A Randomized Controlled Trial of an Adolescent IPV/SA Perpetration Prevention
FOA Number: CE 09 007: Research Grants for Preventing Violence and Violence Related Injury
Project Period: 09/30/09-09/29/12
Application/Grant Number: 1 R01 CE001561-01
Principal Investigator: MILLER, ELIZABETH MD, PHD
Regents of the University of California
Department of Pediatrics
2516 Stockton Blvd.
TICON II, Rm 382
Sacramento, CA 95817
Description (provided by applicant): Young women ages 16-24 report the highest rates of intimate partner violence (IPV) and over three quarters of women experiencing sexually assault (SA) for the first time do so before the age of 25. Despite the high prevalence of IPV/SA reported among adolescent females and substantial reports of perpetration by young males, effective prevention programs to stop perpetration of IPV/SA are limited. Male athletes are an important target for prevention efforts given their higher rates of IPV/SA perpetration compared to non-athlete peers as well as their social influence among their peers. The proposed cluster-randomized school-based investigation will examine the effectiveness of a program for the primary prevention of IPV/SA. "Coaching Boys into Men" (CBIM) is a social norms and social cognitive theory-based program intended to alter norms that foster IPV/SA perpetration, promote bystander intervention, and reduce IPV/SA perpetration by engaging athletic coaches as positive role models to deliver violence prevention scripts and tools to high school age male athletes. The CBIM model has been developed and piloted by a team of experts and stakeholders coordinated by the Family Violence Prevention Fund and the Waitt Institute for Violence Prevention. Trained high school coaches talk to their male athletes about 1) what constitutes disrespectful and harmful vs. respectful relationship behaviors, 2) promoting more gender-equitable attitudes, and 3) modeling bystander intervention when disrespectful male behaviors toward women and girls are witnessed. The hypothesized outcomes for male athletes include a) an increase in knowledge of what constitutes abusive behaviors, b) more gender-equitable attitudes, c) an increase in intentions and reports of bystander intervention regarding IPV/SA, and through these three intermediate outcomes, d) a decrease in perpetration of IPV/SA among adolescent male athletes. Coaches receive a sixty-minute training session and bi-weekly support sessions to administer the intervention to their athletes via 11 lessons across a sport 'season' (i.e., fall, winter, or spring). Building on promising results from pilot evaluation of CBIM, the current investigation entails evaluation of the intervention in 14 urban high schools randomized either to receive the CBIM program (i.e., intervention schools, n=7) or to a control condition (n=7 schools). Baseline computer-assisted surveys will be collected for all intervention and control site student athletes entering grades 9 through 11 at the start of each of three sports seasons across Year 1 (Time 1). Follow up computer-based surveys will be collected for these same athletes at the end of their first sports season (Time 2). All participating athletes will be re-surveyed 12 months after Time 2 to examine the longer term effects of the CBIM intervention (Time 3; N of athletes completing all 3 waves of data collection = 1500). Primary assessment of intervention effects will be based on intent-to-treat estimates, utilizing generalized linear mixed models to account for clustering arising from school randomization. All project partners will participate in project implementation, interpretation of results, and dissemination of findings. The proposed cluster-randomized school-based project will examine the effectiveness of a program for the primary prevention of intimate partner violence (IPV) and sexual assault (SA). "Coaching Boys into Men" (CBIM) is a social norms and social cognitive theory-based program that is intended to alter norms that foster IPV/SA perpetration, promote bystander intervention, and reduce IPV/SA perpetration by engaging coaches as positive role models to deliver violence prevention scripts and tools to high school age male athletes. 14 large urban high schools will be randomized to either intervention or control conditions, with male athletes grades 9- 11 (final N= 1500) completing surveys at baseline (Time 1), at end of their sports season (Time 2), and 12 months after the end of their first Year 1 sports season (Time 3) to assess changes in athletes' IPV/SA related knowledge, attitudes, and behaviors.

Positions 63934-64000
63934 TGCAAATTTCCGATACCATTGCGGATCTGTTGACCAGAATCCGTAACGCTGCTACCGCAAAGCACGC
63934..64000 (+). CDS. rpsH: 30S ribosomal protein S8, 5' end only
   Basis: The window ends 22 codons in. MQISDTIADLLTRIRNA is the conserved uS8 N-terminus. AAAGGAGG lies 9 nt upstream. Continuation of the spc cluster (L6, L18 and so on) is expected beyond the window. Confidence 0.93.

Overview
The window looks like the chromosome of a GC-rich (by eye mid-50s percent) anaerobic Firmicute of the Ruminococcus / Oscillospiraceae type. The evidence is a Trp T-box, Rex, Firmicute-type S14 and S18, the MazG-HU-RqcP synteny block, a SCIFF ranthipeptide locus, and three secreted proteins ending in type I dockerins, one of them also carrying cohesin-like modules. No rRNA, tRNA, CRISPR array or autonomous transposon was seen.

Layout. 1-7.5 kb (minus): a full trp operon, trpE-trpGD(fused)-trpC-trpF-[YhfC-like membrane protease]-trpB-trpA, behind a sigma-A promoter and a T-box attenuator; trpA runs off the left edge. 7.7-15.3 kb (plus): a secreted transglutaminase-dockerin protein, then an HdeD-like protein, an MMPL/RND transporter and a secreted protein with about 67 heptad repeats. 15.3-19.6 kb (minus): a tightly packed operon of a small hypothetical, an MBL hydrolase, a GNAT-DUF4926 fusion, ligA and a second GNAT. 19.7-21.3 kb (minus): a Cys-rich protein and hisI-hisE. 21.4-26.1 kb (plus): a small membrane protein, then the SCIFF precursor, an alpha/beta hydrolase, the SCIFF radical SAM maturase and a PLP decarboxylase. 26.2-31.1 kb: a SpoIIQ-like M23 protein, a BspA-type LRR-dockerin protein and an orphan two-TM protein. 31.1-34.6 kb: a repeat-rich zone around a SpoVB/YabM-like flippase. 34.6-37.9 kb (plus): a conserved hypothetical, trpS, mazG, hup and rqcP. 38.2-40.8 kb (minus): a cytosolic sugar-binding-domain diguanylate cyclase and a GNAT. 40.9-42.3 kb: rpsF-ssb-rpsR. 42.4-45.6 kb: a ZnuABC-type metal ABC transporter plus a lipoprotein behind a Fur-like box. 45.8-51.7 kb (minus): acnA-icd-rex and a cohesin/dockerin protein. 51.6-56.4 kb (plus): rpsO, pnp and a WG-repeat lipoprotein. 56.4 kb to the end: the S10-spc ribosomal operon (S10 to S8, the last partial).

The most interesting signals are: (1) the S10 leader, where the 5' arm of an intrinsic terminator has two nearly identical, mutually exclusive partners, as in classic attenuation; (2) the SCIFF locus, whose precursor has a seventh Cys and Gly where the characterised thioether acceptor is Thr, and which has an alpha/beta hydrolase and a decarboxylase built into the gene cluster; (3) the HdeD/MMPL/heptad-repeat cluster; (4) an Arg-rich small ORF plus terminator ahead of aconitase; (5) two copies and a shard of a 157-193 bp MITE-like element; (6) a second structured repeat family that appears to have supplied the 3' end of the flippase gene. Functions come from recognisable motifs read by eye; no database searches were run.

- Page last reviewed: October 15, 2009
- Page last updated: October 15, 2009
- Content source:
- Content source: Centers for Disease Control and Prevention, National Center for Injury Prevention and Control